With all the changes including an onslaught of extreme gore and language, does Rob Zombie's two go rounds at relaunching the Michael Myers character succeed on a comparable level to what came before it? In this reviewers opinion it's an emphatic, Hell No. Zombie's movies are too preoccupied with foul language and scuzzy characters saddled with infantile geek speech (and I mean geek as in the types that bite the heads off chickens at sleazy carnivals). Said characters are offensively over the top, or are simply not worth the time for audience investment. One should simply sit back and "enjoy" the slaughterhouse in front of them as that's all that his versions of HALLOWEEN can offer the viewer. The clumsy editing and frequent lack of cohesion do the films no favors.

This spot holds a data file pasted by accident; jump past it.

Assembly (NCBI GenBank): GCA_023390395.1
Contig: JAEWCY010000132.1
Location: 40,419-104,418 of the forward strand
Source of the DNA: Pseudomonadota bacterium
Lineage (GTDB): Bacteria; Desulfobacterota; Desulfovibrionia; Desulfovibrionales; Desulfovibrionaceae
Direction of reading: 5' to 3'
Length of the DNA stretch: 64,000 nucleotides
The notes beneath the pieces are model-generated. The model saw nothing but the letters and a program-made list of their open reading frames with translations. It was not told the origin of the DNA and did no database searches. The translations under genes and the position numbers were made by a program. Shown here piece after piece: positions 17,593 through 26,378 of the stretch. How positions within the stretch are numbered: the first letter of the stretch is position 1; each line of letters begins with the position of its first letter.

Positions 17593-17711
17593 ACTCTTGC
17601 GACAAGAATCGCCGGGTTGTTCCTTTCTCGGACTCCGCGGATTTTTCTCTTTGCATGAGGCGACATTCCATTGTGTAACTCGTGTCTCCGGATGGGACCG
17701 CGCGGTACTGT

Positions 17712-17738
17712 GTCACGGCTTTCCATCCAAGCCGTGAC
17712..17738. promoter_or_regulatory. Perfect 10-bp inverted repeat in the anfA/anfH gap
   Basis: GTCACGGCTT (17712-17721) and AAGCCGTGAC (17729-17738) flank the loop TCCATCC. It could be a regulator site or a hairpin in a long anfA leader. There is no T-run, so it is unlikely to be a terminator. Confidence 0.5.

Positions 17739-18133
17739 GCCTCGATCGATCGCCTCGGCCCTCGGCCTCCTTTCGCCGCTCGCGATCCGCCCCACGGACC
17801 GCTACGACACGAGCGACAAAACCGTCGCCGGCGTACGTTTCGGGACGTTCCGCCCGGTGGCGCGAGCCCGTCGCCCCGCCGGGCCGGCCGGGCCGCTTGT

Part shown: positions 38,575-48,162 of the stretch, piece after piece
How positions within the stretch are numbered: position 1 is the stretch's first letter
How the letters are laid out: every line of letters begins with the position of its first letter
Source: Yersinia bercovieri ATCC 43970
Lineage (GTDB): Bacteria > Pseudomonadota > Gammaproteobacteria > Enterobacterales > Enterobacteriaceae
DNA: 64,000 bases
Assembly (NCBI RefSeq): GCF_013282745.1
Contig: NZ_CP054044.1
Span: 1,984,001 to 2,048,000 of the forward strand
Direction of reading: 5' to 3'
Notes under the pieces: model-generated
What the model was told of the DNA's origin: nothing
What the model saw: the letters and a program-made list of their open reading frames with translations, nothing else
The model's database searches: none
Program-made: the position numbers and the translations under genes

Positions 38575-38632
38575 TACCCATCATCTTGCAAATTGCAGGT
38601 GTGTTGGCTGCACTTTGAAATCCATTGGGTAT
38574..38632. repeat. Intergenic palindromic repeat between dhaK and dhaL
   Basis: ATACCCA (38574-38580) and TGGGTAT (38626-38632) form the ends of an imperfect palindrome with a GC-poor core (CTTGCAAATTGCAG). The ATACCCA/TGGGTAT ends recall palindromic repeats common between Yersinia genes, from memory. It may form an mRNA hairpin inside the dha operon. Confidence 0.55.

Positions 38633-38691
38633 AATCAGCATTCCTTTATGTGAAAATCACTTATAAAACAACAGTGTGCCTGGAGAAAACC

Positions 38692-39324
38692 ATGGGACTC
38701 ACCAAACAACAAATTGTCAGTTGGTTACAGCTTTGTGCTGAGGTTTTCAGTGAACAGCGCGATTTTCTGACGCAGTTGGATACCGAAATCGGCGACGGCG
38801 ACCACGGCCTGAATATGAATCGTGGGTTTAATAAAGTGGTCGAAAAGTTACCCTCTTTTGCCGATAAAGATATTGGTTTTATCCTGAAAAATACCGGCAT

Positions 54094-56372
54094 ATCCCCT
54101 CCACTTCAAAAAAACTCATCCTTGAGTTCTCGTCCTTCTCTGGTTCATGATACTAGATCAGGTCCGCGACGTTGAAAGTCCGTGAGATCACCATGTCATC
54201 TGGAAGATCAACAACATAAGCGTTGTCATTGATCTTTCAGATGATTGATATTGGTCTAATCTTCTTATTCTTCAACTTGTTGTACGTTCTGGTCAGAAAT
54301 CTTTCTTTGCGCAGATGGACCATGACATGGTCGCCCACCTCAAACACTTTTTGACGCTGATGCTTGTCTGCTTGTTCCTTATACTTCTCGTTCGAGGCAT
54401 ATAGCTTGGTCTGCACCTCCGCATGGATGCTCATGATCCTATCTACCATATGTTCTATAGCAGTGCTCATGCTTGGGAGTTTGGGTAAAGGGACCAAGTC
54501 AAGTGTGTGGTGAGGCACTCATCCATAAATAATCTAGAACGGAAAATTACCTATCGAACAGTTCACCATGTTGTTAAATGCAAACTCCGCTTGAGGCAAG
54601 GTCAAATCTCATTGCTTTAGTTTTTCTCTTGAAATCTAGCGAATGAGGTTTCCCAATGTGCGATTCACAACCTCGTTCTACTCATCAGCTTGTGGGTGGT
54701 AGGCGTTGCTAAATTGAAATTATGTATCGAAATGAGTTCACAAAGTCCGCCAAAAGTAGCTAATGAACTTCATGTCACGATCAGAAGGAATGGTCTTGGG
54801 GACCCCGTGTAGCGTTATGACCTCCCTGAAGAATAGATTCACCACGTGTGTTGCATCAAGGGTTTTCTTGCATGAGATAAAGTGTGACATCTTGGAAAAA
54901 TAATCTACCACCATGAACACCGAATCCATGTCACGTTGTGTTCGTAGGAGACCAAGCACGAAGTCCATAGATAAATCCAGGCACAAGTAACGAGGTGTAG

The enticingly macabre cinematography is a highlight among very few others, but hopefully, Zombie will stay away from any further HALLOWEEN sequels. According to another recent interview, his time on part two was not pleasant, either, and he adamantly proclaimed he was done with the series. Reportedly, HALLOWEEN 3D is in the works. Currently, Rob Zombie is attached to another remake--THE BLOB(!!!) Considering this property has already had a hugely enjoyable remake done in 1988, it's puzzling that another would be in order. It will be interesting to see how Zombie weaves hillbilly horror into the framework of this title. Or he could do himself and everyone else a grand favor and try for something completely different.